University of Michigan President Mary Sue Coleman questions state's education funding priorities
A tax levied on bottled water companies could help save the slashed Michigan Promise scholarship program, Michigan Lt. Gov. John Cherry said Thursday at a University of Michigan-hosted panel on higher education and economic growth.
But it was an idea University of Michigan President Mary Sue Coleman all but rejected, questioning the state's educational funding priorities.
Melanie Maxwell | AnnArbor.com
"By conservative estimates, a water bill of 10 cents per bottle paid by bottling companies that operate in Michigan would raise $118 million per year and likely more," Cherry said.Â "Proceeds from the water bill could fund education for young people."
That funding would include reviving the Michigan Promise scholarship program - an idea Coleman said has seen its day.
"Financial aid in the state of Michigan should be need-based," Coleman said. "The Promise scholarships are not need-based."
Need-based aid is the key to encouraging social and economic mobility, she said.
"I think the state missed an opportunity to make that argument," she said.
The Michigan Promise scholarship program provided up to $4,000 to 96,000 in-state students in merit-based aid before it was cut out of the state budget Oct. 30 to save $140 million. The program, in place since 2007, replaced former Michigan Gov. John Engler's Michigan Merit Award Program, which provided up to $3,000 for college in merit-based aid.
Cherry didn't provide details on the status of any bottled water tax legislation when he spoke Thursday at the panel discussion in the Michigan Union. He left before panelists and audience members could discuss what he said or ask questions.
Other panel members included Coleman, Michigan Community College Association President Michael Hansen and Mark Murray, the president of Grand Rapids-based Meijer, Inc. and a former state treasurer.
A bottled water tax is not the first idea floated to save the scholarships. Gov. Jennifer Granholm recently proposed scaling back the Michigan Earned Income Tax Credit, a refund meant to help the poor.
Among the hundreds of audience members in attendance were education leaders and policy experts from around the state, as well as students and the general public.
The panelists came together to discuss progress 5 years after the Lt. Governor-led Cherry Commission made 19 recommendations on the future of higher education and economic growth in Michigan. The 40 Cherry Commission members included representatives from business, labor, education and higher education as well as civic leaders. Coleman was part of that commission.
Cherry said programs like the Michigan Economic Development Corp.'s 21st Century Jobs Fund, a program that aims to spark new investment and create high tech companies, are evidence of success.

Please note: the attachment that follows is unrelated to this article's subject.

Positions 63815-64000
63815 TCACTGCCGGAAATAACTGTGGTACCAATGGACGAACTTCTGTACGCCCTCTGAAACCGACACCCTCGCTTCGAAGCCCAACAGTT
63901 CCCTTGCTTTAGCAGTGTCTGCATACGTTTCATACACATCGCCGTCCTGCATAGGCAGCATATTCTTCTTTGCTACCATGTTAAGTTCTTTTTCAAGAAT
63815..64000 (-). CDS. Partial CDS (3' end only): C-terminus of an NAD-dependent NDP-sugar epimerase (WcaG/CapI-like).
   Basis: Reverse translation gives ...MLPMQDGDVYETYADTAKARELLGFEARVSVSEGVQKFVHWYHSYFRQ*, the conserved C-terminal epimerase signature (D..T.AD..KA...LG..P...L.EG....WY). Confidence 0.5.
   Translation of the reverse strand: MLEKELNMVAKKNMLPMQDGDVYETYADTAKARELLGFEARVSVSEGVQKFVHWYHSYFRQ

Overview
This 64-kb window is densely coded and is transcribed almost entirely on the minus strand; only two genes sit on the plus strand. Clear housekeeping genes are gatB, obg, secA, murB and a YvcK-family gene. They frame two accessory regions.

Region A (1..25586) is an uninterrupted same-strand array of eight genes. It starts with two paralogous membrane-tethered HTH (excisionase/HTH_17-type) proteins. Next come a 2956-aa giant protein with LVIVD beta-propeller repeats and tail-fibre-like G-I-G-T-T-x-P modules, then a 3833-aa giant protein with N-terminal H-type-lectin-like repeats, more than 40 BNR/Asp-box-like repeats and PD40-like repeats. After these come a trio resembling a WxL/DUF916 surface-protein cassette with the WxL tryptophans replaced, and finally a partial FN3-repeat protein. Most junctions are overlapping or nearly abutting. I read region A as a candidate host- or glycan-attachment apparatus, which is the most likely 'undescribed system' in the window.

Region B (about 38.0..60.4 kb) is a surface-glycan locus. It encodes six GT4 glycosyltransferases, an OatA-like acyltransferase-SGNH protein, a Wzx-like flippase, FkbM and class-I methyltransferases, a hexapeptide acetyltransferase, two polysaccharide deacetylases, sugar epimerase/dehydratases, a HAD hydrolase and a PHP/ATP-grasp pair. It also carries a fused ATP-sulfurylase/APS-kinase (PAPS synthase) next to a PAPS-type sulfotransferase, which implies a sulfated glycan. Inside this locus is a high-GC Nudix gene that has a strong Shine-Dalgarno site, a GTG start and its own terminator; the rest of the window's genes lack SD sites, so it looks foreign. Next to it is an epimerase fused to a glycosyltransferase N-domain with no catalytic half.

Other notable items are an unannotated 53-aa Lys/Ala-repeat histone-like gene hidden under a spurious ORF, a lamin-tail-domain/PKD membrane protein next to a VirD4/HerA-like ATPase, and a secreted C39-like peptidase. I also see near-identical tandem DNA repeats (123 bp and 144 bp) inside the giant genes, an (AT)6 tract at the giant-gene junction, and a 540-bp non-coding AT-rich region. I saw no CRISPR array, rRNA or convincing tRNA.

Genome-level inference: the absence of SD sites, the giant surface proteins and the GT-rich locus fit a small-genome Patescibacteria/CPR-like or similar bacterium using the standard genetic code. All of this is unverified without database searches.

Coleman agreed progress has been made toward the commission's recommendations "despite dwindling funding from the state."
She noted several of U-M's successful efforts to foster an entrepreneurial culture among students. Initiatives like the TechArb - an incubator for student-led businesses - are right in line with the goals set by the commission in 2004.
And then there is the University Research Corridor. The partnership between U-M, Michigan State University and Wayne State is intended to produce patents, business and graduates with high-tech degrees. It represents a good example of the commercialization of research and of collaboration among state universities for economic growth, she said.
"The goal of the partners is to align our resources to transform, strengthen and diversify the state's economy," Coleman said. "We are seeing results."
Panelists tried to remain positive, but noted throughout the discussion that the future of funding from the state looked grim, and some of the Cherry Commission recommendations were impossible without huge tuition increases.
"Michigan faces an uphill battle," Coleman said.
"I don't think anyone could have predicted in 2004 what resource limitations really meant." Michael Hansen said. "We are in a long economic downturn, and I don't think we're at the bottom of the trough yet."
Others were more blunt.
At a related conference earlier in the day, Macomb Community College President Jim Jacobs called state financial backing of the recommendations in the 5 years since the commission made them "very wimpy."
One of the commission's 2004 recommendations was to double the number of college graduates in 10 years.
Five years later, Coleman and Murray agreed the state has given no indication of how to pay for this initiative in light of drastic drops in funding.
"Frankly, to ask the universities to double the number of graduates, with not only no increase in funding, but decreases in funding - that's a big challenge," she said.
If such a goal were to be implemented, she said, students would likely end up paying for it through their tuition bills.